Environmentally Friendly Food, Its Phyto-Power and Benefits


Fruits and vegetables contain naturally occurring biologically active chemicals known as phytochemicals. “Phyto” is a Greek word meaning plant and phytochemicals are usually related to plant pigments. It gives plants their colour, flavour, smell and texture. Therefore fruits and vegetables that are bright in colour (such as yellow, blue, orange, red, green, blue and purple) in general contain the most phytochemicals. These colours or pigments (which are non-nutritive plant chemicals) protect plants from solar radiation, injury, stress, and diseases.

Recently scientists have demonstrated that phytochemicals in fruits and vegetables posse’s properties that can help reduce the risk of many human diseases including several common cancer, cardiovascular disease, diabetes, premature aging, and blood pressure etc. The ability of phytochemicals to reduce the risk of diseases is sometimes referred to as ‘phyto-power’. Until now more than 900 phytochemicals have been identified. This article briefly reviews the benefits of consuming some selected foods.

Tomatoes, in particular red ripe tomatoes are extremely high with compound lycopene (a red pigment) which has antioxidant properties. Researchers believe that lycopene can reduce the risk of prostate cancer and heart disease. Lycopene is also found in red peppers. Cruciferous vegetables such as broccoli are a unique source of glucosinolates which has anti-carcinogenic properties. A recent research shows that broccoli consumption may reduce the risk of prostate, lung and colon cancer. Sweet potatoes are loaded with beta-carotene which may help slow the ageing process, reduce the risk of certain type of cancer, improve lung function, and reduce complication associated with diabetes (note : sweet potato has a low Glycemic Index or GI ).

Garlic is packed with unique allicin and sulphur compounds, the health benefits of garlic consumption cited in the journals are anticancer, antibiotic, lowering cholesterol and blood pressure. It can also help to reduce the risk of stroke and heart diseases and may enhance the immune function.

Extra virgin olive oil (the least processed forms) is high with phenolic compounds such as hydroxytyrosol and oleuropein. Scientists believe that olive oil can reduce the risk of blood pressure, cholesterol and cancer.

Most teas contain flavanols, commonly known as catechins. Green tea (process by drying or steaming) is rich in catechins (catechins components in green tea is 30-42% compared to 3-10% in black tea). Researchers believe that consumption of green tea may help decrease the risk of breast cancer and cardio vascular disease (CVD) and may significantly lowers cholesterol.

The skins of dark-coloured grapes (red, purple), red grape juice and the concentrated red wines are rich with resveratrol. There is growing evidence that reseveratrol may reduce the risk of heart disease, cancer, blood clots and stroke. USDA research found that the wild blueberries contain highest antioxidants than any other fruit and vegetables and it has exhibited some of the greatest anticancer activity of all the berries examined.  Blue berries have anti-ageing effects and can also help prevent urinary tract infections. Anthocyanins in blue berries may also help to reduce eye strain, control diabetes, and improve circulation.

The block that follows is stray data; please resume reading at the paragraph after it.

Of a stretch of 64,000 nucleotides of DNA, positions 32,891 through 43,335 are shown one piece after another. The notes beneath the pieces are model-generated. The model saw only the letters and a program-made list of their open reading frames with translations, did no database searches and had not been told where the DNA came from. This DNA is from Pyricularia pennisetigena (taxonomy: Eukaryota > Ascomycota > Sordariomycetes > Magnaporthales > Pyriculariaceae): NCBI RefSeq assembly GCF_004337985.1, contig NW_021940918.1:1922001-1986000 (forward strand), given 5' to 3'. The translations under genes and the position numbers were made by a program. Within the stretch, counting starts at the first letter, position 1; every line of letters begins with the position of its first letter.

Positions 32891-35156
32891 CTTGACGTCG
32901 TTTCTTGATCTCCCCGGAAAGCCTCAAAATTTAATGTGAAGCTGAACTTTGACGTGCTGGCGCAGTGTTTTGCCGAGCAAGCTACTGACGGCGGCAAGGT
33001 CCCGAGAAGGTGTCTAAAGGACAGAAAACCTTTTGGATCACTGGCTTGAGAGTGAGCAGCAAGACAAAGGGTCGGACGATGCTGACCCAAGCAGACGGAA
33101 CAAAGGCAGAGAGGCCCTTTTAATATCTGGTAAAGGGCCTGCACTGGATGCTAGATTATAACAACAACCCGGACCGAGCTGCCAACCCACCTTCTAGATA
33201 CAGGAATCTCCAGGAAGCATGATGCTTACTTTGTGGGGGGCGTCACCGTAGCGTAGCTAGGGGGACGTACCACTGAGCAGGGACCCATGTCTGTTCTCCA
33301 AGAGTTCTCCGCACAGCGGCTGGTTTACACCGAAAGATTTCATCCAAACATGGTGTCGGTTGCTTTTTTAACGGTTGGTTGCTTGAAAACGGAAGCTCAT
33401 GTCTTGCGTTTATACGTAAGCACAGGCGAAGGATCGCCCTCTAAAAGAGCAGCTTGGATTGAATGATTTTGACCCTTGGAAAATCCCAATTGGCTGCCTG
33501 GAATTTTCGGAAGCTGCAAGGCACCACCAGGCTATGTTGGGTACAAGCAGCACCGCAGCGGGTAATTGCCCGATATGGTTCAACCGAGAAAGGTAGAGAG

The National Cancer Research Institute has recommended that people should eat at least four to five servings of fruits and vegetables a day since they are packed with naturally occurring phytochemicals. Research conducted further reveals that maximum benefits of phytochemicals lies of eating ripened or matured fruits and vegetables. Fruits and vegetables bought from local supermarkets may posses less phytochemicals since for the sake of marketing and long distance transport they may have been picked up before they are matured or ripen. It is therefore suggested to grow fruits and vegetables in your backyard as a more environmentally friendly manner such as using kitchen waste as compost. This will help to produce and supply beneficial fruits and vegetables enriched with phytochemicals and would allow picking them up when they are mature or ripen. Growing of fruits and vegetables in backyards would also provide pleasure, enjoyment and interaction with environment.


§          Bidlack, W.R., Omaye, S.T., Meskin, M.S. and Topham, D.K.W. (2000). Phyotochemicals as Bioactive Agents. Technomic Publishing Company Inc. USA. 274p.

§          Craig, W. J. (2002). Phytochemicals : Guardian of our health. http://www.andrews.edu/NUFS/phyto.html

§          http://www.wildberries.com/englishnews.php : USDA and the University of Illinois scientists see anti-ageing cancer fighting properties in wild blueberries.

§          Msekin, M.S., Bidlack, W. R., Davies, A.A., Lewis, D. S and Randolph, R. K. (2004). Phytochemicals-Mechanisms of Action. CRC Press, Florida

§          Pfannhauser, W., Fenwick, G.R., and Khokhar, S. (2001). Biologically-active phytochemicals  in food. Analysis, metabolism, bioavialbility and function. The Royal Society of Chemistry, Cambridge, U.K. 616p

The information was compiled by Golam Kibria, Ph.D in June 2006 for http://www.sydneybashi-bangla.com/ . Views expressed in this article are those of the author and are not to be taken to be the views of any others including third parties. The author disclaims any liability for any error, loss or other consequences which may arise from relying on any information in this article.  Dr Golam Kibria  is a Senior Environmental Scientist with the Australia’s largest Rural Water Authority and based in Victoria

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